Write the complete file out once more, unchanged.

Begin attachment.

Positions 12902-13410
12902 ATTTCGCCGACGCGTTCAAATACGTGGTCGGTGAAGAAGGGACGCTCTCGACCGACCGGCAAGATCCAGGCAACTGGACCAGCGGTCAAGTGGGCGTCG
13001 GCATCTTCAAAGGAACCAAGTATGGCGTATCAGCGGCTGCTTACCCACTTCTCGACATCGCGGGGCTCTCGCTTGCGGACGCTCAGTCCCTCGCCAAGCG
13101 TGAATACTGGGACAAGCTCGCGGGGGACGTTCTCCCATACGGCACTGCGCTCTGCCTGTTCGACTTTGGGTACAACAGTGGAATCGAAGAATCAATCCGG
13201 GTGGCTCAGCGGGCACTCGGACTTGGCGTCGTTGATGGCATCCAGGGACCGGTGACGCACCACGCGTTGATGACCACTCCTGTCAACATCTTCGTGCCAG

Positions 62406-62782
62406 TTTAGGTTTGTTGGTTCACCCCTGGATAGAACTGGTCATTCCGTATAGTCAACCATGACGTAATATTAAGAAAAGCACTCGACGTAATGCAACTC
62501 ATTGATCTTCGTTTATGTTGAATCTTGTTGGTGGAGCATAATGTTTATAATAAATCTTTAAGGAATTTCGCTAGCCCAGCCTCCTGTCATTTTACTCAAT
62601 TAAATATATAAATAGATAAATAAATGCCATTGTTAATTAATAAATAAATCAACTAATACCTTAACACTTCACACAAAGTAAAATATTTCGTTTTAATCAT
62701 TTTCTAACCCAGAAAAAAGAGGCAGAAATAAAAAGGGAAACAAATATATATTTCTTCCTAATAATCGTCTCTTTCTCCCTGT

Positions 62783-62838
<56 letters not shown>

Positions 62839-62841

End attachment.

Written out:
Positions 12902-13410
12902 ATTTCGCCGACGCGTTCAAATACGTGGTCGGTGAAGAAGGGACGCTCTCGACCGACCGGCAAGATCCAGGCAACTGGACCAGCGGTCAAGTGGGCGTCG
13001 GCATCTTCAAAGGAACCAAGTATGGCGTATCAGCGGCTGCTTACCCACTTCTCGACATCGCGGGGCTCTCGCTTGCGGACGCTCAGTCCCTCGCCAAGCG
13101 TGAATACTGGGACAAGCTCGCGGGGGACGTTCTCCCATACGGCACTGCGCTCTGCCTGTTCGACTTTGGGTACAACAGTGGAATCGAAGAATCAATCCGG
13201 GTGGCTCAGCGGGCACTCGGACTTGGCGTCGTTGATGGCATCCAGGGACCGGTGACGCACCACGCGTTGATGACCACTCCTGTCAACATCTTCGTGCCAG

Positions 62406-62782
62406 TTTAGGTTTGTTGGTTCACCCCTGGATAGAACTGGTCATTCCGTATAGTCAACCATGACGTAATATTAAGAAAAGCACTCGACGTAATGCAACTC
62501 ATTGATCTTCGTTTATGTTGAATCTTGTTGGTGGAGCATAATGTTTATAATAAATCTTTAAGGAATTTCGCTAGCCCAGCCTCCTGTCATTTTACTCAAT
62601 TAAATATATAAATAGATAAATAAATGCCATTGTTAATTAATAAATAAATCAACTAATACCTTAACACTTCACACAAAGTAAAATATTTCGTTTTAATCAT
62701 TTTCTAACCCAGAAAAAAGAGGCAGAAATAAAAAGGGAAACAAATATATATTTCTTCCTAATAATCGTCTCTTTCTCCCTGT

Positions 62783-62838
<56 letters not shown>

Positions 62839-62841